Positive psychology is described as the study of what makes life worth living. It focuses on what brings people joy and how to inject that joy into our everyday lives. Many of the Fabulous habits you learn to incorporate into your life, like expressing gratitude and developing your sense of purpose, are rooted in positive psychology.
An important part of positive psychology is discovering what qualities happy people have, one of which is the topic of Susan David’s book, Emotional Agility. When we’re not emotionally agile, we become easily “hooked” to feelings and behaviors that don’t serve us. Have you ever done something embarrassing and couldn’t let the feeling of shame go, even well after the event was over? That’s being hooked.
By unhooking yourself from these things that don’t serve you, you can start freeing up your mental energy for the things that do matter. You’ll also find yourself more in control of your emotions, instead of letting your emotions control you.
If you want to test the science behind the psychology for yourself, start with the Fabulous daily gratitude challenge and see how it can help unhook you from the negative mental energy taking up space
What Is Emotional Agility?
David describes emotional agility as being aware of your thoughts and feelings and accepting them, even the uncomfortable ones. It also means being able to go beyond your knee-jerk reactions and approaching problems in a clear-headed way.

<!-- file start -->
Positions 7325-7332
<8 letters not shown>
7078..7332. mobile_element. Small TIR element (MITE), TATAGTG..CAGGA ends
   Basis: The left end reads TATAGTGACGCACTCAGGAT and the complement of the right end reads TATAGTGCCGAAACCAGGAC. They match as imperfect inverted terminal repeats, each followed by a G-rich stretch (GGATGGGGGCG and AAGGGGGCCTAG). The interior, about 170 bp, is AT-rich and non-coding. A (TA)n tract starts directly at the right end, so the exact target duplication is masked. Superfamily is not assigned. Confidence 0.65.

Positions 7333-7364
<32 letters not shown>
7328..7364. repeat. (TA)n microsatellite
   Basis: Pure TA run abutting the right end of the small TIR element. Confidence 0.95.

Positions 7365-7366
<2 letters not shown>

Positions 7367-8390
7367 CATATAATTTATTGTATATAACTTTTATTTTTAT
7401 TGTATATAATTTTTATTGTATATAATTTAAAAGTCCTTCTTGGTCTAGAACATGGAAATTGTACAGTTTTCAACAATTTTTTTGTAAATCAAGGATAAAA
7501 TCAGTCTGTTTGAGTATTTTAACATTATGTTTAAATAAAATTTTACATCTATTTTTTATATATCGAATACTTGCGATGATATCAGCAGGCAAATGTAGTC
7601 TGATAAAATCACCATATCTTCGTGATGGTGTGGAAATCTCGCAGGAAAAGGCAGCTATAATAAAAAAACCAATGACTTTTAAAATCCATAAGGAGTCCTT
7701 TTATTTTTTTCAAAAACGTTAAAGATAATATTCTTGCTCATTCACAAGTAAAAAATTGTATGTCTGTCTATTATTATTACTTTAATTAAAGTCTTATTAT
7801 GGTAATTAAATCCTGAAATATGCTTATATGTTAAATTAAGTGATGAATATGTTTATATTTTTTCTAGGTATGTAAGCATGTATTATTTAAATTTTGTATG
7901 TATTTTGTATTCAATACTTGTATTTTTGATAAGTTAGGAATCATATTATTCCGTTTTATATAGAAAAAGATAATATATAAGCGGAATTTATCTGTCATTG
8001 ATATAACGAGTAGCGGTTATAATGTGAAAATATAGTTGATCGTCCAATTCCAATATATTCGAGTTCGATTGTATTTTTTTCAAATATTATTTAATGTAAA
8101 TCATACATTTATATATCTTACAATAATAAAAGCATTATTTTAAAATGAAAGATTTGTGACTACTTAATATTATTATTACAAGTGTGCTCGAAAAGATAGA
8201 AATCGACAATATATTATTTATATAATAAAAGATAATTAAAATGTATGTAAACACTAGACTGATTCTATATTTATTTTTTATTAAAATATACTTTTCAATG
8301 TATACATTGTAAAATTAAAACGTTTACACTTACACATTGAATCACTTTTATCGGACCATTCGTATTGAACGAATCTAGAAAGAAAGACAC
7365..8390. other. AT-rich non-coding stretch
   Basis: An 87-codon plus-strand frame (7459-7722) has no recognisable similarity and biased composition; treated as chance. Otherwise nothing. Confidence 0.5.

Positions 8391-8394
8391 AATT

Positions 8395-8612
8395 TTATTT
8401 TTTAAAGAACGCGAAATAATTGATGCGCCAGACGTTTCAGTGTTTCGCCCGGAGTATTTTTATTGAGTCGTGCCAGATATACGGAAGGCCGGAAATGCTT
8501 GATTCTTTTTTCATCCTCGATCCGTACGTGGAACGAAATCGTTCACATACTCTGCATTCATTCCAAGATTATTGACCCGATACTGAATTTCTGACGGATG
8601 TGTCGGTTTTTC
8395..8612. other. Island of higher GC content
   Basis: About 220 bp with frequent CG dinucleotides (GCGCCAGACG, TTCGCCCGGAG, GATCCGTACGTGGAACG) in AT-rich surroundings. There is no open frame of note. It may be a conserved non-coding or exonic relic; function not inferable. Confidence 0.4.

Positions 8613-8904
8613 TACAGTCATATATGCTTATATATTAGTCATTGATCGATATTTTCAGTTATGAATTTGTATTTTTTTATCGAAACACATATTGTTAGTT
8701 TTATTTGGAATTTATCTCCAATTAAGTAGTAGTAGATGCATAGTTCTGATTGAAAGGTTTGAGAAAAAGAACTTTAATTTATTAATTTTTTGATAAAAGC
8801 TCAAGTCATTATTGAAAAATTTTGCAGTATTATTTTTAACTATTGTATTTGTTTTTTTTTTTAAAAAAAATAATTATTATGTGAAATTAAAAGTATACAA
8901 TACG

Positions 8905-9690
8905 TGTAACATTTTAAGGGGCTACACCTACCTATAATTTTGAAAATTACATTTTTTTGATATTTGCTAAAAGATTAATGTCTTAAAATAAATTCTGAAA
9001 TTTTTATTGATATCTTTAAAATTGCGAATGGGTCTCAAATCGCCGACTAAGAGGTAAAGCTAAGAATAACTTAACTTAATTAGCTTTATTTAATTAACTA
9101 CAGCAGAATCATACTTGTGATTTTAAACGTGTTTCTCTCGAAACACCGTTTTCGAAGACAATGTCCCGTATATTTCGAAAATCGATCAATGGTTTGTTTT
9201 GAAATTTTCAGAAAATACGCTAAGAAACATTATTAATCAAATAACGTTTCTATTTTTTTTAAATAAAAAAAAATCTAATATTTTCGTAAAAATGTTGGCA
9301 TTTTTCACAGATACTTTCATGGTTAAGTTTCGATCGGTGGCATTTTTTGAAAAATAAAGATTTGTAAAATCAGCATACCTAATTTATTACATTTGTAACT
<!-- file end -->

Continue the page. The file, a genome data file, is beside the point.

In other words, being emotionally agile involves using your emotions as a tool or a guide, rather than letting your emotions use you. You are not your emotions, David explains, but rather a being altogether separate from them. When you grant yourself this independence from your feelings, you can take a more objective approach to them, and learn to process emotions in a healthier way.
Once you manage that, life’s difficult moments begin to feel more manageable. You’re able to go beyond just surviving through life and instead achieve what David calls “Thriving.” When your emotions aren’t ruling your life, you begin to rule your life. You get to decide what matters to you and what you’re better off without.
But how is emotional agility developed?
How to Gain Emotional Agility